Autobiography. The author graduated from the University of Michigan Medical school in 1892 and spent her medical career in Chicago. She gradually became an outspoken feminist who opposed the medical establishment’s discriminatory treatment of women, becoming in 1915 the first president of the American Medical Women’s Association.

Van Hoosen, Bertha (1863-1952)

Albertus C. Van Raalte, and His Dutch Settlements in the United States

Hyma, Albert
Grand Rapids: Eerdmans 1947

“Albertus Christiaan Van Raalte is the unquestioned leader of mid-nineteenth century Dutch immigration to Western Michigan, as well as the founder of what eventually became the City of Holland, Michigan….Van Raalte was a minister in the Dutch Reformed church in the Netherlands prior to his emigration to America. The Dutch Reformed Church [DRC] was essentially the national church in the Netherlands during the early nineteenth century…. Within three years of the arrival of [Van Raalte and] the first group of 53 Dutch immigrants, the Dutch population in Western Michigan expanded to 5000.” – New Netherland Institute website

Van Raalte, Albertus Christiaan (1811-1876)

Mary Austin Wallace: Her Diary, 1862: A Michigan Soldier’s Wife Runs Their Farm

McCune, Julia, ed.
Lansing: Michigan Civil War Centennial Commission 1963

This 20-page booklet consists of daily extracts from 24-year-old Mary Wallace’s diary after her husband enlisted. Interesting for the wide diversity of problems and tasks she mentions.

Wallace, Mary Austin (1841-1921)

The Autobiography of David Ward

Ward, David
NY. 1912

A literate life story apparently written for Ward’s children. Ward arrived in Michigan as a teenager in 1836 with his family. For nearly 10 years he taught school and worked at other odd jobs while pursuing a medical degree. Instead of becoming a doctor he emerged as a very successful lumberman. He describes his career in detail and doesn’t hold back in expressing his views of certain relatives and business acquaintances.

Ward, David (1822-1900)

A Child of the Sea; and Life among the Mormons

Williams, Elizabeth Whitney
Brooklyn: Jewett 1905

“This is the vivid memoir of a mid-nineteenth-century girlhood spent mostly on the islands of Lake Michigan and the onshore communities of Manistique, Charlevoix, Traverse City, and Little Traverse (now Harbor Springs), written by a woman who grew up to be a lighthouse keeper on Beaver Island and in Little Traverse. Williams was brought up Catholic by a French-speaking mother and an English-speaking father who was a ship’s carpenter for entrepreneurs engaged in the mercantile trade to and from these rapidly developing settlements. Williams depicts cordial, even intimate, relationships between her family and the Indians who lived nearby, and describes the courtship and arranged marriage of an Ottawa chief’s daughter who lived with her family for an extended period. The major portion of the book, however, is devoted to her eye-witness recollections of James Jesse Strang’s short-lived dissident Mormon monarchy on Beaver Island, amplified by stories she heard from disillusioned followers. Strang was expelled from the Church of Jesus Christ of Latter-Day Saints after disputing Brigham Young’s right to succeed Joseph Smith. Eventually he and his own loyal followers settled on Beaver Island and attracted a stream of new converts; at their demographic peak, the “Strangites” numbered 5,000 strong. Strang saw himself as a prophet and believed the rules he tried to establish were in accord with divine revelations. Williams describes the mounting tensions between Strang’s followers and the “gentile” residents who fled the island as Strang’s influence grew; incidents connected with Strang’s assassination by two former followers; and the ensuing exodus of most Strangites from Beaver Island. She later moved back there with her family, as did many of the earlier inhabitants.”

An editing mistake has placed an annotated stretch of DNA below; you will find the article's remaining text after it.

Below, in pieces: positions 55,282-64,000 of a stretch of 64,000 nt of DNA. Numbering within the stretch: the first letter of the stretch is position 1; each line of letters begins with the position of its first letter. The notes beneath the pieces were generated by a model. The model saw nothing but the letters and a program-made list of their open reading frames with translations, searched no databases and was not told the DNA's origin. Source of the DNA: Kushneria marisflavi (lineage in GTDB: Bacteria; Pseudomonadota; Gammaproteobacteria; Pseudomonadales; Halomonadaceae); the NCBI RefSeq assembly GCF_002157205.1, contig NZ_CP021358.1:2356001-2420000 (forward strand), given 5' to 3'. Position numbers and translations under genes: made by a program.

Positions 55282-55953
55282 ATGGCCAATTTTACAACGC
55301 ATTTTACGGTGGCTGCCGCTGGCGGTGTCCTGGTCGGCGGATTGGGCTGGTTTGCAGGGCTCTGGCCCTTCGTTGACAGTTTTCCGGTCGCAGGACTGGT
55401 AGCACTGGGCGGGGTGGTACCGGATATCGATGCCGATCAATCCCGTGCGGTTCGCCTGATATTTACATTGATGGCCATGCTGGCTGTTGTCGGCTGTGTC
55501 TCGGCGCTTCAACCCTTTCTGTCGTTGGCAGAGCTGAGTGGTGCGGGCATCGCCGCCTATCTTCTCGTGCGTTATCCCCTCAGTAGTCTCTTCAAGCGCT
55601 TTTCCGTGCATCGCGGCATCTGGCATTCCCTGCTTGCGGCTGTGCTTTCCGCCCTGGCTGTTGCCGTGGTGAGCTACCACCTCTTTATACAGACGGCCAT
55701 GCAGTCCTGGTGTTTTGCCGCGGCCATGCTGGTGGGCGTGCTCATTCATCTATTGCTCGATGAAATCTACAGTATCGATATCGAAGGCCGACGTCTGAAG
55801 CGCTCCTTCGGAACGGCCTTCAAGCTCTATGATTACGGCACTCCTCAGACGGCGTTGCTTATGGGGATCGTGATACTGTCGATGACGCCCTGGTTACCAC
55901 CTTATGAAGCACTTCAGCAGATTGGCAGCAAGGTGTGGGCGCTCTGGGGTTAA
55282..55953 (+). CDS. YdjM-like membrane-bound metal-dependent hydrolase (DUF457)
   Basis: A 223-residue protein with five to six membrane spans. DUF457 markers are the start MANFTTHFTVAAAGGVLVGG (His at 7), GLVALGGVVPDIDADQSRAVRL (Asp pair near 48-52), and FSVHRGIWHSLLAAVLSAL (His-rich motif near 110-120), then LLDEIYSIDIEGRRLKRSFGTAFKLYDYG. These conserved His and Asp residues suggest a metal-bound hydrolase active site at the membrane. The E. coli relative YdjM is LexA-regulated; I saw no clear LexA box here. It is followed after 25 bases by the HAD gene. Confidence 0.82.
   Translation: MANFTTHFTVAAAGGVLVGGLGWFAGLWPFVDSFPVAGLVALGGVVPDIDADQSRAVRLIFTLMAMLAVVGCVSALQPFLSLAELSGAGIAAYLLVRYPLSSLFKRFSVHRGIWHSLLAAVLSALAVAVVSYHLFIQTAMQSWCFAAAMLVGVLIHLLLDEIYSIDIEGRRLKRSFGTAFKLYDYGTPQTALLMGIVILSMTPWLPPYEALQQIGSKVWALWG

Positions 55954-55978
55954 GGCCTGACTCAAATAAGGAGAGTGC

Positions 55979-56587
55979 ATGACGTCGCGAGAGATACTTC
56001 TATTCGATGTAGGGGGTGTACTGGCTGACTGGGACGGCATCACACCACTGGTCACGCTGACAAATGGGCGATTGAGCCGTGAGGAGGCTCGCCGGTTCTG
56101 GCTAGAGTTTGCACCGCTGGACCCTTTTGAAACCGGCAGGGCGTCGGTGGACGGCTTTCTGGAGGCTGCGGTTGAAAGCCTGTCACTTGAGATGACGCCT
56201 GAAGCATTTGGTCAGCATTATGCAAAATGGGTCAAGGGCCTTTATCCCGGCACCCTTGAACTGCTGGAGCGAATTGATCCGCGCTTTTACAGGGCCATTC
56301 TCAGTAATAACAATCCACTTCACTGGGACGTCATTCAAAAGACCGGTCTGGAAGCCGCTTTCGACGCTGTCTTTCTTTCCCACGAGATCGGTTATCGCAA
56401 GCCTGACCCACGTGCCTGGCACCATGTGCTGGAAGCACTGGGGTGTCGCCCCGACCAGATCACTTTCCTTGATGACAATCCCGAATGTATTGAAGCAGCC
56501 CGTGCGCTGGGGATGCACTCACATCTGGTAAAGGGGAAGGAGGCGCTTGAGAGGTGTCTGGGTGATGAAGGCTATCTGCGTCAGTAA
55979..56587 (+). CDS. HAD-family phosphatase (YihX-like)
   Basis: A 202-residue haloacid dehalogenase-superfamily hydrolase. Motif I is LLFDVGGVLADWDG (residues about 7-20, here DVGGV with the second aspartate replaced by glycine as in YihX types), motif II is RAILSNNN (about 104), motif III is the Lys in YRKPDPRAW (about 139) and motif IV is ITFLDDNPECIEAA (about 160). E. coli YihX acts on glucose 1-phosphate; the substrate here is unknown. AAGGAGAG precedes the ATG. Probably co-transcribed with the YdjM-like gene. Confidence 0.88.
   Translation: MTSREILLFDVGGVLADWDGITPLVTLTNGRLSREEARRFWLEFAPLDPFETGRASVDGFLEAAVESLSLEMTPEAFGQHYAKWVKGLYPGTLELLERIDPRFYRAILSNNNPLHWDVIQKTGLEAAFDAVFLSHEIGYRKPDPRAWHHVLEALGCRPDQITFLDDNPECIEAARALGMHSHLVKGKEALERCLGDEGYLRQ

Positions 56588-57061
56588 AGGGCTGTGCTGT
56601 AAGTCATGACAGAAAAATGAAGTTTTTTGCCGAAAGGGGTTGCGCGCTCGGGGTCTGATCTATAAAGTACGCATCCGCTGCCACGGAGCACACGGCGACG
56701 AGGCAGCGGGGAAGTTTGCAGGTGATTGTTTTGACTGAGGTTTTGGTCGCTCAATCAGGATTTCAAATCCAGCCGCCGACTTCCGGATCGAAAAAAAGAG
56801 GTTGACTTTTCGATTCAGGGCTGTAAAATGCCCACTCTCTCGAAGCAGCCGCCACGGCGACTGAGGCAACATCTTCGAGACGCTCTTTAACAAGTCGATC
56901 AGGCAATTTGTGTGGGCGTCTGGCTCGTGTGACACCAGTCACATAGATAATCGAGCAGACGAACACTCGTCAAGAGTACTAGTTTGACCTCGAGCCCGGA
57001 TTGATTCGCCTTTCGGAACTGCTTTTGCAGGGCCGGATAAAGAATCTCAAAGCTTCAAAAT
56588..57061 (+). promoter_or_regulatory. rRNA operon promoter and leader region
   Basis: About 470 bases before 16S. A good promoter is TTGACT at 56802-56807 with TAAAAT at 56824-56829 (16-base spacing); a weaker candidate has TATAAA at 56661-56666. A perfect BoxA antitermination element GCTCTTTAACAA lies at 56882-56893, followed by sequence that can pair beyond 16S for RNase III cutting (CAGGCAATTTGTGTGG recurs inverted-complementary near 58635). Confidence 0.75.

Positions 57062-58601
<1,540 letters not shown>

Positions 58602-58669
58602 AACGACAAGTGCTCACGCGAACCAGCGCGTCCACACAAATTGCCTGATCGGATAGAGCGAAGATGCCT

– Description from the U.S. Library of Congress American Memory website.

Williams, Elizabeth Whitney (1844-1938)

“Personal Reminiscences” Part 1

Part 2

Part 3

Part 4

Historical Collections Vol 8, 1886, 233-59; Vol 9, 1886, 166-72; Vol 10, 1888, 137-42; Vol 10, 1888, 142-47

Williams, Ephraim S.
Lansing: Michigan Pioneer and Historical Society

Ephraim Williams (born 1802) of Flint, MI relates the family’s history in Michigan, beginning with the arrival of his father, Major Oliver Williams, in Detroit in 1808, where he established a mercantile business. Major Williams brought his family, including young Ephraim, from Massachusetts in 1815. In 1819 he bought land near Saginaw and they became pioneer farmers in that area. In addition to farming, the father and sons began trading with the Indians, and over the years established trading posts. These memoirs include many details about their contacts with the Indians as well as anecdotes about travel, hunting, recreation etc. in Michigan in the early years.

Williams, Ephraim S. (1802-1890)

Soapy: A Biography of G. Mennen Williams

Noer, Thomas J.
Ann Arbor: University of Michigan 2006

In this first complete biography of G. Mennen “Soapy” Williams, author Thomas Noer brings to life the story of one of the most controversial and colorful politicians in twentieth-century American politics and a giant in the Michigan Democratic Party.
In 1948, winning a stunning upset, Williams became Michigan’s second Democratic governor since the Civil War and was reelected five times. He served under Kennedy and Johnson as Assistant Secretary of State for Africa, briefly held the post of U.S. Ambassador to the Philippines, and was a member of the Michigan Supreme Court from 1970 to 1986, serving as Chief Justice in his last term.